Yes, it’s probably true that 9 out of 10 patients denied treatment for pain won’t go to a heroin dealer — it’s not like they’re easy to find. But suggesting that most patients who go through withdrawal will then get their lives back is utter nonsense. In fact, when it comes to the treatment of addiction, the opposite is usually true — those who experience the torture of withdrawal are usually even more motivated to relapse.
Let’s see what else Honeybee has to say, shall we?
To be fair, it doesn’t sound like any legitimate user is going to be denied any drug.
I don’t see the problem. Yes, there will be a few more hoops, but nothing ridiculously unreasonable. Huge mistakes were made with alcohol and tobacco; I’m glad the govt and the doctors are trying to prevent a similar disaster with opioids/opiates.
I suppose there will be a lot of people who refuse to see the problem — that is, until they experience the problem for themselves. And it’s unreasonable to compare alcohol and tobacco to opioids, just like it’s unreasonable to compare opioids to cannabis, especially when we’re specifically talking about the potential for addiction. This is a person who obviously believes the drug war has been a success.
Note how many of the chronic-pain claimants have a host of other health issues and constant problems abiding by the simple 30-day refill policies (“I got sick” or “I went out of town” or “The pharmacy charged too much”). This is textbook addict behavior and addicts want their drugs on demand with no questions asked, no hoops presented.
So should the doctors enable the addict or cause them to suffer withdrawal? Objective observers will say to step the addicts down gently but firmly. Yes, they will suffer. Yes, their pain will feel worse. But they will survive. Cutting them off is necessary, but we also need to help them withdraw.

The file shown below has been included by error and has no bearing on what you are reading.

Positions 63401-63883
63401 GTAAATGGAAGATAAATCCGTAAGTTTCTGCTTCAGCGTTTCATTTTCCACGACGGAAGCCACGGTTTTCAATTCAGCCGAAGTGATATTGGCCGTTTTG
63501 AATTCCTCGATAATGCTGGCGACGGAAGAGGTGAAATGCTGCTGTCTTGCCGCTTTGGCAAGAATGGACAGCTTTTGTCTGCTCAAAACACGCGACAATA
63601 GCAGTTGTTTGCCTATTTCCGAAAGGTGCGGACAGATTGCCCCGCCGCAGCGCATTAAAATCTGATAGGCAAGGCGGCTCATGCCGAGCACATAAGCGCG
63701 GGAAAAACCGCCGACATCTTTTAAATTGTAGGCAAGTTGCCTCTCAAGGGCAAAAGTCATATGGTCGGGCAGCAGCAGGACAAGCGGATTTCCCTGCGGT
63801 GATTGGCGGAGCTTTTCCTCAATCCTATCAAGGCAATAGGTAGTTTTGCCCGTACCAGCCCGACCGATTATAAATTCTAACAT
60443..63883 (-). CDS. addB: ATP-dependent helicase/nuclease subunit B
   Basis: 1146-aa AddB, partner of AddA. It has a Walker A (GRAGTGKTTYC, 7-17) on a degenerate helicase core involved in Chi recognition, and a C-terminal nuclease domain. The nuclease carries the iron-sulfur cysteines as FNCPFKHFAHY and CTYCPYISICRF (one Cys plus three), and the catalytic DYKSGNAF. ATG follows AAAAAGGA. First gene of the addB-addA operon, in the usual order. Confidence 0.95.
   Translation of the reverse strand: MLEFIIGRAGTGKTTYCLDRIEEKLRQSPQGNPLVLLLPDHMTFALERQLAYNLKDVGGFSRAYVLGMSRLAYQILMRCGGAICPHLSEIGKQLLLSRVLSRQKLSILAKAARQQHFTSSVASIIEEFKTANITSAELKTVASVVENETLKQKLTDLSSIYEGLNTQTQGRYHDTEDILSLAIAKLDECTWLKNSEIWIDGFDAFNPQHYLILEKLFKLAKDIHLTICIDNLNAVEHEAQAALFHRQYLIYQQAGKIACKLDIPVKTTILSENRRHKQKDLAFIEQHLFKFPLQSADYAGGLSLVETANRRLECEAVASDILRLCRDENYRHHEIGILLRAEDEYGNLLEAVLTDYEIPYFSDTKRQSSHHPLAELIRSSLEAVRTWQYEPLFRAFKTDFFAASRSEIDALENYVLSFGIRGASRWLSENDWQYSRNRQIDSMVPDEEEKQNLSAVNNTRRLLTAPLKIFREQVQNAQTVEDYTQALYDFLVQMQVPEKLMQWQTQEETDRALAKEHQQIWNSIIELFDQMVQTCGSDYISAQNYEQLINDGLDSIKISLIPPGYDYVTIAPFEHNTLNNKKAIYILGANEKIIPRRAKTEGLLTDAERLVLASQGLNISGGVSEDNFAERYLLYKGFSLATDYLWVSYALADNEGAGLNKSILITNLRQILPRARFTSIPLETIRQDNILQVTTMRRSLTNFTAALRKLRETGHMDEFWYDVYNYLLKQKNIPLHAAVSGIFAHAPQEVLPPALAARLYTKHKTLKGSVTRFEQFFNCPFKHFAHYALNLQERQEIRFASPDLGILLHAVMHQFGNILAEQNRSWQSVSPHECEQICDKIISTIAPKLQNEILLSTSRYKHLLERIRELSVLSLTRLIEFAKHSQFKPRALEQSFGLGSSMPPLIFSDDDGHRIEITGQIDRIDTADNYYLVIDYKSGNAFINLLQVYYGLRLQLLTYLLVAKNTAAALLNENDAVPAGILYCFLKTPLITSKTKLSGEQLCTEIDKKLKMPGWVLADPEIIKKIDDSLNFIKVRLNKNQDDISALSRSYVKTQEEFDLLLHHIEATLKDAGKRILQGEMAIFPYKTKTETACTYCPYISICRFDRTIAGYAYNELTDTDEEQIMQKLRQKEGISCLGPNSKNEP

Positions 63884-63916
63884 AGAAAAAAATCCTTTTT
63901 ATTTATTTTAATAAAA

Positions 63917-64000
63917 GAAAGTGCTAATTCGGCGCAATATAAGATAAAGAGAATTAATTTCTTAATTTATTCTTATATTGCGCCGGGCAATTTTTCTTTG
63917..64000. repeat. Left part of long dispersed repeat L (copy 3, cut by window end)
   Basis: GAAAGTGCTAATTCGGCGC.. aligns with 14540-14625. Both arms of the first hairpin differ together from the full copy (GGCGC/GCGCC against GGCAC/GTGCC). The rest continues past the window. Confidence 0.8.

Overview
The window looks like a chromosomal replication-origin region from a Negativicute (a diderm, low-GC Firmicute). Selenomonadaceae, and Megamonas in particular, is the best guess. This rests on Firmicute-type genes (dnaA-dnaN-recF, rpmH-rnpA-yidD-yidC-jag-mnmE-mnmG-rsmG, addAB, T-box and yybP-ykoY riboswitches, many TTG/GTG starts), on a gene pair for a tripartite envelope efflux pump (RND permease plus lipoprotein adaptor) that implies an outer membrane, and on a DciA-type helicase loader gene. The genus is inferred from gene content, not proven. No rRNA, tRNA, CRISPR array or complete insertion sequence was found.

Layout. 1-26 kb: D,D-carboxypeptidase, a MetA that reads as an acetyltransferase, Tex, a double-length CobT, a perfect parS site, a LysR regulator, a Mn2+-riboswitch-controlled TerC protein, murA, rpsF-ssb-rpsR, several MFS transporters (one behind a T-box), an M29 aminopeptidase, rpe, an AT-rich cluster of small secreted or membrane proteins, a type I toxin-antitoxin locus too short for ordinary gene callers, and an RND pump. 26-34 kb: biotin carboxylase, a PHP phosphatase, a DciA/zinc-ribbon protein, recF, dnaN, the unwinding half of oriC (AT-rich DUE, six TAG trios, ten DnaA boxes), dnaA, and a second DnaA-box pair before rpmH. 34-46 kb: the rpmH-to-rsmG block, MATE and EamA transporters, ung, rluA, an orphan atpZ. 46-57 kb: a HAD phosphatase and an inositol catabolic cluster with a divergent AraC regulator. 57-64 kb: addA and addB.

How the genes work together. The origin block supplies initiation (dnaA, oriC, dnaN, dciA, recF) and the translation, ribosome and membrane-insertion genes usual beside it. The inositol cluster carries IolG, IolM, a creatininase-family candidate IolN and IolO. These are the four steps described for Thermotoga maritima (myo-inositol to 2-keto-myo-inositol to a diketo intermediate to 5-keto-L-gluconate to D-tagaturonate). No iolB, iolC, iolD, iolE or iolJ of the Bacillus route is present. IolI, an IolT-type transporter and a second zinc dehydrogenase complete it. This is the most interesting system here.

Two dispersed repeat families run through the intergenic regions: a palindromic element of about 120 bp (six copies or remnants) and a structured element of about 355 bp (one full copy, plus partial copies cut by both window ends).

Hillary Clinton, is that you?
familydoc, brooklyn, NY
I reach for narcotics rarely now and haven’t found my patients to be in more pain. It may sound lame to hear doctors recommend therapy, heat and a variety of complementary approaches to pain but I’ve found it returns patients to functionality faster than masking the pain with narcotics…
Perhaps your patients stopped complaining to you about their pain, or maybe they see a different doctor when they’re in pain. Perhaps your patients have learned to find their pain relief elsewhere, instead of from their doctor.
What sounds lame is to pay a doctor to tell you to plug in your heating pad. Too bad you can’t take a heating pad wherever you go, right? You went to medical school for that? I’m paying you to refer me to a heating pad and a therapist?
(It’s like these doctors have never heard of the internet, where advice is plentiful and free.)
I think it’s hilarious that doctors have created their own downfall, making themselves obsolete. Just freaking hilarious. 🙂